A long-term critic of Islam as a global threat, he also challenges those who say the extremists have nothing to do with the real religion of Islam, suggesting that the simplicity of some interpretations of the faith have a strong appeal to a minority.

The author of A House For Mr Biswas, who was awarded the Nobel Prize for Literature in 2001, is known for his sharp views.

He has likened Tony Blair to a pirate whose socialist revolution had imposed a ‘plebeian culture’ on Britain and found himself embroiled in controversy in 2001 by comparing Islam to colonialism, saying the faith ‘has had a calamitous effect’ as converts must deny their heritage.

Imagine a world in which a young man is locked in a cage, has petrol showered over him and is set alight to be burnt alive.

Imagine the triumphant jeering of an audience that has gathered to witness this. Imagine, also, a 12-year-old child with elated determination on his features shooting at close range a kneeling man with his arms tied behind his back.

Then picture the spectacle of a hundred beheadings of victim after victim in humiliating uniforms, their hands and feet bound, kneeling with their backs to their black-robed executioners who wield knives to cut their throats as though they were sacrificial lambs.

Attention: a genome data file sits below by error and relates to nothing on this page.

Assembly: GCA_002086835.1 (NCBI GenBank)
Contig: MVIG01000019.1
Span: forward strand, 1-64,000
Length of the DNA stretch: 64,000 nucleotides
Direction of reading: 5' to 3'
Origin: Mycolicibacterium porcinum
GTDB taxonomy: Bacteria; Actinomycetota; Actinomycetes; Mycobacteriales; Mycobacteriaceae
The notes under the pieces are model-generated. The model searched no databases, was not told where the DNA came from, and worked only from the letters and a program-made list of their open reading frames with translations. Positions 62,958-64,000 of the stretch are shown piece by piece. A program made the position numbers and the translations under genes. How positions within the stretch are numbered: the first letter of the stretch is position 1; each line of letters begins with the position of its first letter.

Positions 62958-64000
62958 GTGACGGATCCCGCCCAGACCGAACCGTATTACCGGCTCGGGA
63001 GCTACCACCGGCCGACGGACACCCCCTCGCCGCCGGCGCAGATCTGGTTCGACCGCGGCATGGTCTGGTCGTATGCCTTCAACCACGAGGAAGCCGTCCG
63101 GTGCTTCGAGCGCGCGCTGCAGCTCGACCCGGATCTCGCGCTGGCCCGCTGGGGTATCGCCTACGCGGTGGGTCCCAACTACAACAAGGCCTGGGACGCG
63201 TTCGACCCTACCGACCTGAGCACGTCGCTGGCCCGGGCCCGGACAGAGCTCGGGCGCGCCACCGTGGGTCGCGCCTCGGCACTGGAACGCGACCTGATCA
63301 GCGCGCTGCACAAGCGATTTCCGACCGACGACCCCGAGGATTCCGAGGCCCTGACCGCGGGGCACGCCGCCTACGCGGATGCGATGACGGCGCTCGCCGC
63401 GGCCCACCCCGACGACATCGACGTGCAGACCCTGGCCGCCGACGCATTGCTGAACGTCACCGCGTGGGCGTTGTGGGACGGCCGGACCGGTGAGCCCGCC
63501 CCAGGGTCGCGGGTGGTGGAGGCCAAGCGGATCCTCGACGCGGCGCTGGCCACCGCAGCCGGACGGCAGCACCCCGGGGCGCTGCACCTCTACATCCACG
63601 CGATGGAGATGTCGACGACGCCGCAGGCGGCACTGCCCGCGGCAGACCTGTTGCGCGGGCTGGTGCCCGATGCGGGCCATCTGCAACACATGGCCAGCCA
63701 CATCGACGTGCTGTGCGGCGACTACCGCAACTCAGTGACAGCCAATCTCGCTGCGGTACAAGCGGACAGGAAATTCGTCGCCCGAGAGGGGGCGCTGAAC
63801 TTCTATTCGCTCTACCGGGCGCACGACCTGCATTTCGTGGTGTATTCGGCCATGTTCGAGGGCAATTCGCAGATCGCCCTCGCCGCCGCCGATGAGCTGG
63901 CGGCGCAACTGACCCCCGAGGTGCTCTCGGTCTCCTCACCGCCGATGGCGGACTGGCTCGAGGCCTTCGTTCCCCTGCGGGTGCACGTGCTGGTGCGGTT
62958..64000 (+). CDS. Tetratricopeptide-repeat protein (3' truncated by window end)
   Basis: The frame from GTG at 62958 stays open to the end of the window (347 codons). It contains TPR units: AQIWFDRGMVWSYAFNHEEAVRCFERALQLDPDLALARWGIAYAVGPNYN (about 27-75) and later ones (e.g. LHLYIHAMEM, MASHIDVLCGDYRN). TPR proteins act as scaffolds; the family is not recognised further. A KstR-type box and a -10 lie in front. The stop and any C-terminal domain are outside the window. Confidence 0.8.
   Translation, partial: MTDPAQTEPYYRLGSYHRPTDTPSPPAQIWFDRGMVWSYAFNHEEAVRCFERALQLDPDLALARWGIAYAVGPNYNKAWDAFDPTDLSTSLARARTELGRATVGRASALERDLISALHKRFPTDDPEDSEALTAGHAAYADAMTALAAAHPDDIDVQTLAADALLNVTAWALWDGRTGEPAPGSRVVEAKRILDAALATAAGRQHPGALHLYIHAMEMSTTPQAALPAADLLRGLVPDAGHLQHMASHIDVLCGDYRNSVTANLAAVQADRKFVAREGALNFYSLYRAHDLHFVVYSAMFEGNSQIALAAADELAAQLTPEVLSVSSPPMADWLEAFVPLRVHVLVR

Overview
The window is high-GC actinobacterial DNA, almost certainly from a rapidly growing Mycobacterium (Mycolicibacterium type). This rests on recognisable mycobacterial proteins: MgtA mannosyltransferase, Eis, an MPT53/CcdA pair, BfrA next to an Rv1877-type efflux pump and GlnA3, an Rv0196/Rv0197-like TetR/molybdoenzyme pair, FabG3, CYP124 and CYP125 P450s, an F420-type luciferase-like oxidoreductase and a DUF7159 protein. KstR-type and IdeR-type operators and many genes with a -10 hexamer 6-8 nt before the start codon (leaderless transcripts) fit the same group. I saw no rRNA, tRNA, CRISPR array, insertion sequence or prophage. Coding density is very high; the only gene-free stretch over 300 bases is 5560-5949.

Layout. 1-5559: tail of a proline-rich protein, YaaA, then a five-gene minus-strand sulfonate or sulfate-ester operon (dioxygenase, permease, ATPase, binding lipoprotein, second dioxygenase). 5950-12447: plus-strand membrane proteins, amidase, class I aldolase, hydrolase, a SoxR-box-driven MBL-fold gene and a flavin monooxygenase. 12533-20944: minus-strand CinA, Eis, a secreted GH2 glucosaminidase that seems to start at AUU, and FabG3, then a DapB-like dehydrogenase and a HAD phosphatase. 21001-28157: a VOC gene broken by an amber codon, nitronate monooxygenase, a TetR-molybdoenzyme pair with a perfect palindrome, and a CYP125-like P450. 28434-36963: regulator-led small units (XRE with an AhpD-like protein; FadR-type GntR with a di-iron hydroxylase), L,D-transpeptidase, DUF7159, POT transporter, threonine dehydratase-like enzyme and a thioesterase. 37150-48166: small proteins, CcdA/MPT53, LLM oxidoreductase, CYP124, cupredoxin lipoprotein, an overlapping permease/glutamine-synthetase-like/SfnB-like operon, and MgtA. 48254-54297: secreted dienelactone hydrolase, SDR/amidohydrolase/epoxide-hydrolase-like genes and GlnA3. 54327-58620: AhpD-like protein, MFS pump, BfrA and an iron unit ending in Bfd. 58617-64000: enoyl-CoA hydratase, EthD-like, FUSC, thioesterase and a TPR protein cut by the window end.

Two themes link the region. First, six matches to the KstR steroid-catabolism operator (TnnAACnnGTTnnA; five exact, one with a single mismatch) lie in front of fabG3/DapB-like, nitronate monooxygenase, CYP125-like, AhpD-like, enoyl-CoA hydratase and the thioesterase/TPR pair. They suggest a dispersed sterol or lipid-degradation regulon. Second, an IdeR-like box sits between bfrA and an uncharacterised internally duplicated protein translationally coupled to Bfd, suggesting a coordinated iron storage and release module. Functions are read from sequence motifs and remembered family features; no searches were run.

Picture queues of helpless men and women being marched by zealous executioners who nail them to wooden crosses and crucify them, howling and bleeding to death as crowds watch.

Then picture thousands of girls and women, their arms tied, being marched by hooded and armed captors into sexual slavery. And then, if that is not enough, picture men being thrown off cliffs to their deaths because they are accused of being gay.

Yes, all these scenes could have taken place in several continents in the medieval world, but they were captured on camera and broadcast to anyone with access to the internet. These are scenes, of yesterday, today and tomorrow in our own world.